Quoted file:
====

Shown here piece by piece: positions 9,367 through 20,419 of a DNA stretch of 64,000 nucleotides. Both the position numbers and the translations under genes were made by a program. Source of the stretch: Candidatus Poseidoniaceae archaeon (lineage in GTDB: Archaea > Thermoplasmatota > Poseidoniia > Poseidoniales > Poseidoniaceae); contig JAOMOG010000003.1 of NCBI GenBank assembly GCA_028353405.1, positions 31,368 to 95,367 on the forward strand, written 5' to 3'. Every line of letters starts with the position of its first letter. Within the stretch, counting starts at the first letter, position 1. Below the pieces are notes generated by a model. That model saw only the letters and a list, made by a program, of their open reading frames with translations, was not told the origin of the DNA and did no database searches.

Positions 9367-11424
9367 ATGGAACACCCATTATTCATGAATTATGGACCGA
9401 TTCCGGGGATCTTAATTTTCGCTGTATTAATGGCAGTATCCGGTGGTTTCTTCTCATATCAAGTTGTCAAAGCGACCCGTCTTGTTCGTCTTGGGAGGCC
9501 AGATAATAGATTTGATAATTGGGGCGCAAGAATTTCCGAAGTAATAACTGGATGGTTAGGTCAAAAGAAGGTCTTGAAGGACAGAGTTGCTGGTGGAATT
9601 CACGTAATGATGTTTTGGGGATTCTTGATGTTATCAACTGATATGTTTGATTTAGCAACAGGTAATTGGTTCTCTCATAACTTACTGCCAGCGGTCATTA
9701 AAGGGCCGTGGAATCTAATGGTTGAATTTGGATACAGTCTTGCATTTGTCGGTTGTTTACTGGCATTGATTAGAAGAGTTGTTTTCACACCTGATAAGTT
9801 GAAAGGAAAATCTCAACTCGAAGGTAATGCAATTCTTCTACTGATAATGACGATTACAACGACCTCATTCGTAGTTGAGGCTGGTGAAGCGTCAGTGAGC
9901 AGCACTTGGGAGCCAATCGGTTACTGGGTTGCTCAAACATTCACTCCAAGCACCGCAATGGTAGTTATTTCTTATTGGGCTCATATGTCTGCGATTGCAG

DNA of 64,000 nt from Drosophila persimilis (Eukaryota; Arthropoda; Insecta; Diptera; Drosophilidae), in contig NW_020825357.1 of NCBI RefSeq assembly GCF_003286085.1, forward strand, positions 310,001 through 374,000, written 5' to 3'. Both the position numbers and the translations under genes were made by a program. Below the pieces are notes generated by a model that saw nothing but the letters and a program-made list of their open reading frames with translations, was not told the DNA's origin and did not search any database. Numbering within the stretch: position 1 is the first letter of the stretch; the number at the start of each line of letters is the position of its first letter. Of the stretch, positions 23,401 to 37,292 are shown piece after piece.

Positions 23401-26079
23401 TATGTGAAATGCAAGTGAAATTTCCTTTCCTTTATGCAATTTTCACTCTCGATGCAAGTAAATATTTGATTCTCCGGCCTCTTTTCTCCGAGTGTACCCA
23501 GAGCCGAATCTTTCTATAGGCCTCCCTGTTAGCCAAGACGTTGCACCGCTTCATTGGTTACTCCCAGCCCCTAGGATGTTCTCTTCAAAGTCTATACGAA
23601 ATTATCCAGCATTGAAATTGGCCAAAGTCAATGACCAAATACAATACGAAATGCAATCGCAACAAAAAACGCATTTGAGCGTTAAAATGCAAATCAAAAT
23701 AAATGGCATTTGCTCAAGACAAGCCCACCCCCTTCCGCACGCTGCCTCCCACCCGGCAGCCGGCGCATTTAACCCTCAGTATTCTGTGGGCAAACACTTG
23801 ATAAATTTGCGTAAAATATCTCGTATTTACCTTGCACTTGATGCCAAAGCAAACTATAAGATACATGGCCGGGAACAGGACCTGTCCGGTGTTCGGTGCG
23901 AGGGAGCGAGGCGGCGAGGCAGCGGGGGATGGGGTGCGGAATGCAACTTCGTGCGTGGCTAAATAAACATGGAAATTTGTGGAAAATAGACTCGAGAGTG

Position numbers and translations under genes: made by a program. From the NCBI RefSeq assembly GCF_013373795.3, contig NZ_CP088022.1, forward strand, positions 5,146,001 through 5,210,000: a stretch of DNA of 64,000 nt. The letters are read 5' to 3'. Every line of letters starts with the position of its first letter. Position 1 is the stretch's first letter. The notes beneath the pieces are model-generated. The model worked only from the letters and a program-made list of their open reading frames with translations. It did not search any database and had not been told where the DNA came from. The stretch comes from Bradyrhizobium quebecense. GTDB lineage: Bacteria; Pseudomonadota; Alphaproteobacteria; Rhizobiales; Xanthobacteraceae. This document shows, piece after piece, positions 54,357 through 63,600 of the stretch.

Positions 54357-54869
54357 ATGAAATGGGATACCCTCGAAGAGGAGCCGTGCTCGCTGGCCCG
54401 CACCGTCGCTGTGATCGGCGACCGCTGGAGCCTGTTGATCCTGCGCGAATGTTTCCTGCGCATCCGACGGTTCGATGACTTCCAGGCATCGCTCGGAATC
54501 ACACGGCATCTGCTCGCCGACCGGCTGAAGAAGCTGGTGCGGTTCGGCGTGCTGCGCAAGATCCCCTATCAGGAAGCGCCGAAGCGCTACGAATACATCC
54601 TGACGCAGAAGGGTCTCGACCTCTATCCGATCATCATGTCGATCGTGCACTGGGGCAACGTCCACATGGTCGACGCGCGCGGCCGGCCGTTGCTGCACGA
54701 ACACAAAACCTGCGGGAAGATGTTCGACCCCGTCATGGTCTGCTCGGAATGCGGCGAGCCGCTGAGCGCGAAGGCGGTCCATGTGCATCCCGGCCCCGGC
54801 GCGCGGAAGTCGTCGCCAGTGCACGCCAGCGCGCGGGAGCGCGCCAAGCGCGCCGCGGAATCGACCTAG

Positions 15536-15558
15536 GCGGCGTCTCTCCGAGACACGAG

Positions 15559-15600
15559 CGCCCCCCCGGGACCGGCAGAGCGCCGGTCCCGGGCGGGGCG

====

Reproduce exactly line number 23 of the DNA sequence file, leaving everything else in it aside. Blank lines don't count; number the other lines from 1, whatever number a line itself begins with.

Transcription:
54601 TGACGCAGAAGGGTCTCGACCTCTATCCGATCATCATGTCGATCGTGCACTGGGGCAACGTCCACATGGTCGACGCGCGCGGCCGGCCGTTGCTGCACGA